Her efforts to maintain the appearance of domestic happiness led to Lee and the other Marvin men enduring meaningless social gatherings or Sunday afternoon art lectures.

On one occasion, the entire family appeared on local radio for a show about “Thanksgiving in Strange Places,” during which the Marvin men shared their war experiences while a Girl Scout Choir sang in the background.

Regrettably, no recording of the show or the journey home exists.

Monte had become quite well-regarded in the rural community to the extent that he could secure employment for both sons.

By early 1946, Robert was employed by a printer and saving money for college, while Lee became an apprentice to a plumber, working under the guidance of Adolph Heckeroth.

For those interested, Bill Heckeroth, who currently manages his father’s business, is more than happy to show off a cherished keepsake carved into his father’s wall-mounted toolbox: “This belongs to Adolph. Take what you need.”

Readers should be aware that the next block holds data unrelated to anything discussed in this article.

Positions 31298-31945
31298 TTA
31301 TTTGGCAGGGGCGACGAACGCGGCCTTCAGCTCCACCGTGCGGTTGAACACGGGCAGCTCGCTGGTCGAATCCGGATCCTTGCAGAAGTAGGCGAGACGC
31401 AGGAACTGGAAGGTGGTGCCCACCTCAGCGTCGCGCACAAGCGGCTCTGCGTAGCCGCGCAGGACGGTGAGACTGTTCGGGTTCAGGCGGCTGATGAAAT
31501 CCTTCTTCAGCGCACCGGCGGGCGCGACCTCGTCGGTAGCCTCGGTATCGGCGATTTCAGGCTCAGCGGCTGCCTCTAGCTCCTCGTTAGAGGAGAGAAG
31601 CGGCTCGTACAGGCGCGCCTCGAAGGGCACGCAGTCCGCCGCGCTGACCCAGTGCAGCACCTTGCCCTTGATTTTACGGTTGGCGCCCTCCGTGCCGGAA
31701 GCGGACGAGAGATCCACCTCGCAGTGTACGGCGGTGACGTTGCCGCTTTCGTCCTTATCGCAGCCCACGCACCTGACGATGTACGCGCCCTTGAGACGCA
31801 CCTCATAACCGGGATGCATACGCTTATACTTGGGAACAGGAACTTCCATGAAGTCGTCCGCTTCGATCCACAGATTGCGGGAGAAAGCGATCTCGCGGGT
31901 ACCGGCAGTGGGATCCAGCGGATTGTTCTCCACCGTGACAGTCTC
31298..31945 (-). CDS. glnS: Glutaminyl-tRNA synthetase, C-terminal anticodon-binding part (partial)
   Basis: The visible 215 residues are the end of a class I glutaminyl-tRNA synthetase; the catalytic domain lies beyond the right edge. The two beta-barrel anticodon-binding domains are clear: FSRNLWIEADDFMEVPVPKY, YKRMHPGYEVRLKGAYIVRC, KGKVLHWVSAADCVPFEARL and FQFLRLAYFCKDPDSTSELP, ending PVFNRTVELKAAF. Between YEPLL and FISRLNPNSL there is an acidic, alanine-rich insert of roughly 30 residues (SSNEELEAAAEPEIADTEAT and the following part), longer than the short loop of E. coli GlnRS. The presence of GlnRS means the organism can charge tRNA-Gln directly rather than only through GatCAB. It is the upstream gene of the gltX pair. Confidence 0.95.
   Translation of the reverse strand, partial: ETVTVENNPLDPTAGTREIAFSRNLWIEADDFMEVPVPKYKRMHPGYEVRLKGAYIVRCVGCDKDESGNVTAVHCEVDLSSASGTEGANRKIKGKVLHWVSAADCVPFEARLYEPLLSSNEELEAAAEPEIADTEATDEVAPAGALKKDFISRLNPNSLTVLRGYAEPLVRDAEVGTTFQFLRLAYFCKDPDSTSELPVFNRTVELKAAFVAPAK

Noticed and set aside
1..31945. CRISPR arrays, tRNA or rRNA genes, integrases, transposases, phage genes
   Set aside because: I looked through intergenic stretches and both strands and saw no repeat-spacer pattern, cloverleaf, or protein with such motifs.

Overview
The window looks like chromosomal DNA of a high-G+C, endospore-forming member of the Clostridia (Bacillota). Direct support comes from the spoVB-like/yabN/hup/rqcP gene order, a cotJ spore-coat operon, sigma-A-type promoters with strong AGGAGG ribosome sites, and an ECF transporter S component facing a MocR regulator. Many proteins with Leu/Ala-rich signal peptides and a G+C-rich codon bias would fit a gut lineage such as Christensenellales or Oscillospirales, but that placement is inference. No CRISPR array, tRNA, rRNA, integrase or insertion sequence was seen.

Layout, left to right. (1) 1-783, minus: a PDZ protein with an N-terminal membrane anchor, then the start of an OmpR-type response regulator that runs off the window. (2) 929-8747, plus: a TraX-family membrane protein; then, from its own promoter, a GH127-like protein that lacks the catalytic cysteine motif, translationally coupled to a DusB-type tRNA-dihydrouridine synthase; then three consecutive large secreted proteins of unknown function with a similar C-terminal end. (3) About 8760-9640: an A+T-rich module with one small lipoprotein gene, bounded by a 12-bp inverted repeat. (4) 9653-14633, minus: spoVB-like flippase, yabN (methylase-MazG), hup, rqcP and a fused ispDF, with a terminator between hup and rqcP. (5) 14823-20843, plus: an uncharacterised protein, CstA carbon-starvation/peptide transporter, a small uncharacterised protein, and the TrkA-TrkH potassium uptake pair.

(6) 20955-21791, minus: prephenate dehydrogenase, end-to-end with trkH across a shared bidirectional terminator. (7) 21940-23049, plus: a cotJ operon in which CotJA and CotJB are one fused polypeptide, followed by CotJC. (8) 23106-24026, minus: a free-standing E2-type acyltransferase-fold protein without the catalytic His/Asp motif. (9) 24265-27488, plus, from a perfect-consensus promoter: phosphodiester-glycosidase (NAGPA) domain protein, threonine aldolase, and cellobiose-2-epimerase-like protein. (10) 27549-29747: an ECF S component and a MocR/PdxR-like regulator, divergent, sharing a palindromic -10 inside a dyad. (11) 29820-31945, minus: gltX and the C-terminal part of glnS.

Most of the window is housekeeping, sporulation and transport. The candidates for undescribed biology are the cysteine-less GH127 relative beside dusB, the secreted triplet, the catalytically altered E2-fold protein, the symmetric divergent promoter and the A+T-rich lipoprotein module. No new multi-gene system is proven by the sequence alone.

The carver, of course, was Lee Marvin.

Bill was just a young child when Lee worked for his father, but he fondly recalls the large young man with the booming voice who would prop his feet up on his father’s desk and regale anyone within earshot with captivating stories.

Lee’s tasks included digging septic tanks and hand-threading pipes for a wage of $1.25 per hour. Despite the physical demands, this work proved to be therapeutic.

Marvin later expressed, “A guy digging ditches or a plumber wiping joints, it solves problems, you know? You must dig this hole so vast, so long, so deep.

You dig it, and that’s it. You climb out and say, ‘Boy, I don’t know what it was, but I solved it today.’ Sound therapy for my back.”